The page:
What I love Wednesday: Potato Sausage Soup

As promised, my potato sausage soup recipe.  I LOVE this potato soup recipe (even more so because this is the ONLY recipe I can think of that I actually made up myself. I am not a creative cook).

I also love it because it can be modified to use up whatever veggies you have laying around as well as a bunch of different types of meat. This is a great, hearty soup and I love it with some nice, crusty bread or a salad on a cold fall day.

Potato Sausage Soup

Ingredients

  • 1 carton (32 oz) of chicken stock (or vegetable stock)
  • Potatoes, cut into chunks (I usually use 3-4 large potatoes or 8-10 smaller potatoes. You want enough to pretty much fill the chicken broth in your pan)
  • 1/2 bunch of green onions, chopped
  • 1-2 cups of whatever veggies you have on hand (Peas, carrots and corn are some of my favorites)
  • 1 lb of meat (I’ve used Italian sausage, pork sausage, ham, ground pork, bacon and turkey in different versions of this soup).
  • Optional: Milk or shredded cheddar cheese

Directions

  • Combine broth and potatoes in large saucepan on medium high heat. Cover and cook until potatoes are able to be easily mashed with a fork. Using an immersion blender, blend potatoes in chicken broth until all chunks are smooth. At this point, your soup should have a fairly thick consistency.  If your soup is too thin, add some shredded cheddar (about 1/4 cup – this will make it taste amazing and thicken the soup).  If your soup is too thick (closer to mashed potatoes than soup), add a little milk or water (about 1/4 cup).
  • Meanwhile, if needed, cook whatever meat you’re using until done. For sausage, ground pork or bacon, brown in a skillet.  For ham or previously cooked turkey, no pre-cooking is needed.
  • Finally, combine all meat and veggies in potato/broth mixture.  Cover and cook on low medium heat for about 10-15 minutes.  Season with salt and pepper to taste.

And that’s it! Fair warning if you have leftovers – this soup will get REALLY thick when it’s cold, but will become more liquid as it re-heats.  Happy cooking!

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Freezer Challenge Update

As many of you know, I’m currently working on emptying out my freezer (so I can replace with new food!)  My first week was a little rough, but the  last week and a half has been going much better. In fact, I think that after one more week, I’ll be done cleaning out the freezer!

Food I used up successfully

  • A pound of Italian sausage-  I made this into potato sausage soup, which was a double win because it used up some potatoes about to go bad as well as some Italian sausage that had been in my freezer forever.  Plus it was delicious.  I use my own made up recipe, which I will post tomorrow.  It’s dairy free, which is the best part of it since my body no longer tolerates high levels of dairy.
  • Pork…chops?- I received a random package of some cut of pork (from my dad) and had leftover chicken, peas and carrots laying around.  So I made a chicken/pork soup that I’ve been making into a pretty basic chicken/pork ramen bowl for lunch this week.  Super yummy and perfect for fall.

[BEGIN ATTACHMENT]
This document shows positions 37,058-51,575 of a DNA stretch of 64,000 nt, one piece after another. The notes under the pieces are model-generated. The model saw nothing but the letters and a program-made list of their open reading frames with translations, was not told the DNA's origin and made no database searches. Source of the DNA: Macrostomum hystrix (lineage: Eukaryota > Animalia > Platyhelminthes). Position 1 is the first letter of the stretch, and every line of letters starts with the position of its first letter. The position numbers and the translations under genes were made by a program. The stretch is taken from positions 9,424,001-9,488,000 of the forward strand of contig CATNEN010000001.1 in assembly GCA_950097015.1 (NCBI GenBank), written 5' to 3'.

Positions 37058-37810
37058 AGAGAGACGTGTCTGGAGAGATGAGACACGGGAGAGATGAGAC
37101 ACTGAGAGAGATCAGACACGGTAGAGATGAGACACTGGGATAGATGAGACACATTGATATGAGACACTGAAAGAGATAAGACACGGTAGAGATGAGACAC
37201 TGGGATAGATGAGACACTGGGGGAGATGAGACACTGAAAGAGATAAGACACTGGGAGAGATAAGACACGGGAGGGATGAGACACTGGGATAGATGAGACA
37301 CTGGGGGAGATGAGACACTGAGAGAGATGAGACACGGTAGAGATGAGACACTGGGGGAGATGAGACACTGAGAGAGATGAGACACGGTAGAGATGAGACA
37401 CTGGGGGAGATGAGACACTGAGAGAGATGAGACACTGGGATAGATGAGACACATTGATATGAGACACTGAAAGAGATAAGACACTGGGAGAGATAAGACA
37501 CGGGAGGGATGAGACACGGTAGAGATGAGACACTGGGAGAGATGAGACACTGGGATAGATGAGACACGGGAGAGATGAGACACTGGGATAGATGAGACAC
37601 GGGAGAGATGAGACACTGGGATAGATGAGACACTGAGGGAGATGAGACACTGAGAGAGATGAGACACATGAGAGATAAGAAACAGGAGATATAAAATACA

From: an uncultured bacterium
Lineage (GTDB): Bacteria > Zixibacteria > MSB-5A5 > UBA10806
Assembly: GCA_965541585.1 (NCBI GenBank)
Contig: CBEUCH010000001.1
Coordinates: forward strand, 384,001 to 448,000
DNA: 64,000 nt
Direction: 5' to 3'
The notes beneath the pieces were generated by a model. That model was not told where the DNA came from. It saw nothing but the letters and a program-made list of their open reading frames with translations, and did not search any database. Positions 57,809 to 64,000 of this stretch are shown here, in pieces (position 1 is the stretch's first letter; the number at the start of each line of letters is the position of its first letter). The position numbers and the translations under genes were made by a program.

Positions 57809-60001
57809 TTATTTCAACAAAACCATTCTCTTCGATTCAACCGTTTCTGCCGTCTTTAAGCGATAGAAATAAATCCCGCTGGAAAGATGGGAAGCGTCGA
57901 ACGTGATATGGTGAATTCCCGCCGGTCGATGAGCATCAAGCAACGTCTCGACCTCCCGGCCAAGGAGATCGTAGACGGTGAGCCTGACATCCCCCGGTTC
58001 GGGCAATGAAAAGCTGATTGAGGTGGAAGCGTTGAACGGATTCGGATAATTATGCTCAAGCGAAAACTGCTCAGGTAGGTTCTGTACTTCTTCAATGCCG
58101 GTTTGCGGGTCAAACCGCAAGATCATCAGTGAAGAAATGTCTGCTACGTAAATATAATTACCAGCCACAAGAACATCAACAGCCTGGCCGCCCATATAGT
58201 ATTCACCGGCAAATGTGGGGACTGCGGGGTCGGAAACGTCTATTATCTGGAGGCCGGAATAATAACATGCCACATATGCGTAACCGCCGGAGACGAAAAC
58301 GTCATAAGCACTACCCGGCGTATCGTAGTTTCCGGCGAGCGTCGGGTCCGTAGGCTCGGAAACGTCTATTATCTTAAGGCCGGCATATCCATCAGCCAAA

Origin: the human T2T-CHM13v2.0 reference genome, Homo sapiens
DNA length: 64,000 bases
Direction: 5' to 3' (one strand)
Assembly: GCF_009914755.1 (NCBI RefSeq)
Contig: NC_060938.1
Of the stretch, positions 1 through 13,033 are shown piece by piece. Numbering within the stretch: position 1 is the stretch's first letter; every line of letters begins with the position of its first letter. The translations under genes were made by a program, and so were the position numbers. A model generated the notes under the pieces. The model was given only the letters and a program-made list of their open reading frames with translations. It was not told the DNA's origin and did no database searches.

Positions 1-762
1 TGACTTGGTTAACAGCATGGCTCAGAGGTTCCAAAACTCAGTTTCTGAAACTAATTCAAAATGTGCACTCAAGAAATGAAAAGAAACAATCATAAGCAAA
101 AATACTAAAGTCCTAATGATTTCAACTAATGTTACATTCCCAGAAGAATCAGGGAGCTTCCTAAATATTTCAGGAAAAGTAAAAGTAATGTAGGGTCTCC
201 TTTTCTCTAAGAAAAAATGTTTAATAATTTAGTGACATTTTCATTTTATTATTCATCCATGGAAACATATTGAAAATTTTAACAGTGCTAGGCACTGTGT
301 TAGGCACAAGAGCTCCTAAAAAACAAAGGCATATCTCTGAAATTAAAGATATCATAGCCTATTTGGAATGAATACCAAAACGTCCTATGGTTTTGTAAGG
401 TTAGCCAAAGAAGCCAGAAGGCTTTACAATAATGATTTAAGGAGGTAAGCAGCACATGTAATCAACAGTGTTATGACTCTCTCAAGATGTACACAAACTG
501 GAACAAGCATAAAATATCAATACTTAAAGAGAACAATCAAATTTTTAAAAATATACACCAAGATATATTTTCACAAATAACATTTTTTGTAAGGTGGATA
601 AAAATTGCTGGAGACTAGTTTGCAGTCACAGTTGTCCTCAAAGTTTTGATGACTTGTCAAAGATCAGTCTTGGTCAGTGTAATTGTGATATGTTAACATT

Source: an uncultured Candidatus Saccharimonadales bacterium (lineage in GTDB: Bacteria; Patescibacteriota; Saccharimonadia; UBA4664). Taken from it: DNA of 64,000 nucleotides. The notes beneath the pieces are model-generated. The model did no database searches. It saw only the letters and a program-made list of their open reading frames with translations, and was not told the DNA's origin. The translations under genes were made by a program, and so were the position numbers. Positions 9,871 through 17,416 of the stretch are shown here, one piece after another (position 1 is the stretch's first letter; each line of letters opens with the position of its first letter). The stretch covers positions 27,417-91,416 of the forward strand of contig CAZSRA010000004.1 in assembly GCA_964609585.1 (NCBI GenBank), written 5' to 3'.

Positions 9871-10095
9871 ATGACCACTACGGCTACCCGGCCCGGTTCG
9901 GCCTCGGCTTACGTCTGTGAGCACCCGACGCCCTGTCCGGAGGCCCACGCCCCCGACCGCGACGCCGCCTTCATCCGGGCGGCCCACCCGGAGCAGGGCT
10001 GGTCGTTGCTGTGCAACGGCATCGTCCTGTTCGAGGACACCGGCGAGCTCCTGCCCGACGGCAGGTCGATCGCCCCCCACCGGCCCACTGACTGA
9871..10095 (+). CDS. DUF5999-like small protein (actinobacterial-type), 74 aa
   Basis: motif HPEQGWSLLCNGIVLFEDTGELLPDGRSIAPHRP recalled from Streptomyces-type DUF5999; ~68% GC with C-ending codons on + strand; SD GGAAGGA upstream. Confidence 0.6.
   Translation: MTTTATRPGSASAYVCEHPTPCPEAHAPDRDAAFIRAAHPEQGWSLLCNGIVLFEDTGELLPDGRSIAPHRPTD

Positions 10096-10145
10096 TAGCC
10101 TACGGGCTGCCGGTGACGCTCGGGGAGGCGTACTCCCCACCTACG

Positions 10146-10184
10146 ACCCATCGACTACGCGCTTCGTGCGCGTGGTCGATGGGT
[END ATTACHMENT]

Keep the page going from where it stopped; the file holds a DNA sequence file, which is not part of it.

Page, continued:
• Baked pork chops- F. and I had some baked pork chops last week for dinner.  I liked the recipe, but F. was not a fan.  She’s been going through a “meat is gross” phase though, so I’ll probably try them again.
  • Chicken nuggets and tater tots- These aren’t gone yet, but we used some more of them up.
  • Frozen peas- F. really wanted some new veggies last week so I made her some peas out of the freezer.  Win-win! Also, apparently, my toddler thinks frozen peas are just as good as cooked peas…
  • Spaghetti- I used up our last pound of ground beef to make some spaghetti sauce, which we’ve been enjoying with spaghetti squash.  F. really loved the spaghetti squash- she thought it was cheese and was really disappointed when it wasn’t.
  • Two bags of bagels- I bought bagels for a work potluck about a month ago and then F. ended up being sick on the day of the potluck, leaving me with about two dozen bagels. I froze three of the four bags and have been slowly using them up. I’m down to one bag  left!

 

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Not my ramen, but similar.

Freezer food fails

  • I had frozen some BBQ chicken a few months ago, but I used regular Ziploc bags. Needless to say, the chicken was freezer burnt to the point of being wholly inedible.  I ended up having to throw it away.
  • I had a bag of random chicken parts and old veggie ends that I had frozen to make stock, which I put in the crockpot overnight on Friday.  However, something must have actually gone bad before getting frozen, because the broth smelled and tasted AWFUL! I ended up throwing the whole thing away.

Overall, I’m going to call this a big win. I’ve used up a lot of food, considering it’s just F. and I eating right now and I’m at a point now where I’m going to have to start buying meat again. F. will be happy- I think she’s tired of pork! How are all of you doing?

Money Monday: The stupid tax

On Mondays, I try to post about topics related to budgeting and money. Today’s installment talks about a topic that Dave Ramsey loves to harp on: the stupid tax.  He often talks about this in the context of the lottery (i.e. your odds of winning anything are so low that it’s stupid to think you’ll ever see a return on your investment. Therefore, buying lottery tickets is not a smart financial plan).

I think that stupid is a little harsh, but there are definitely times when we have paid  financially for less than ideal decisions.  Here are the most common reasons B. and I end up paying the “stupid tax” and how we try to guard against these in our budget.

Lack of pre-planning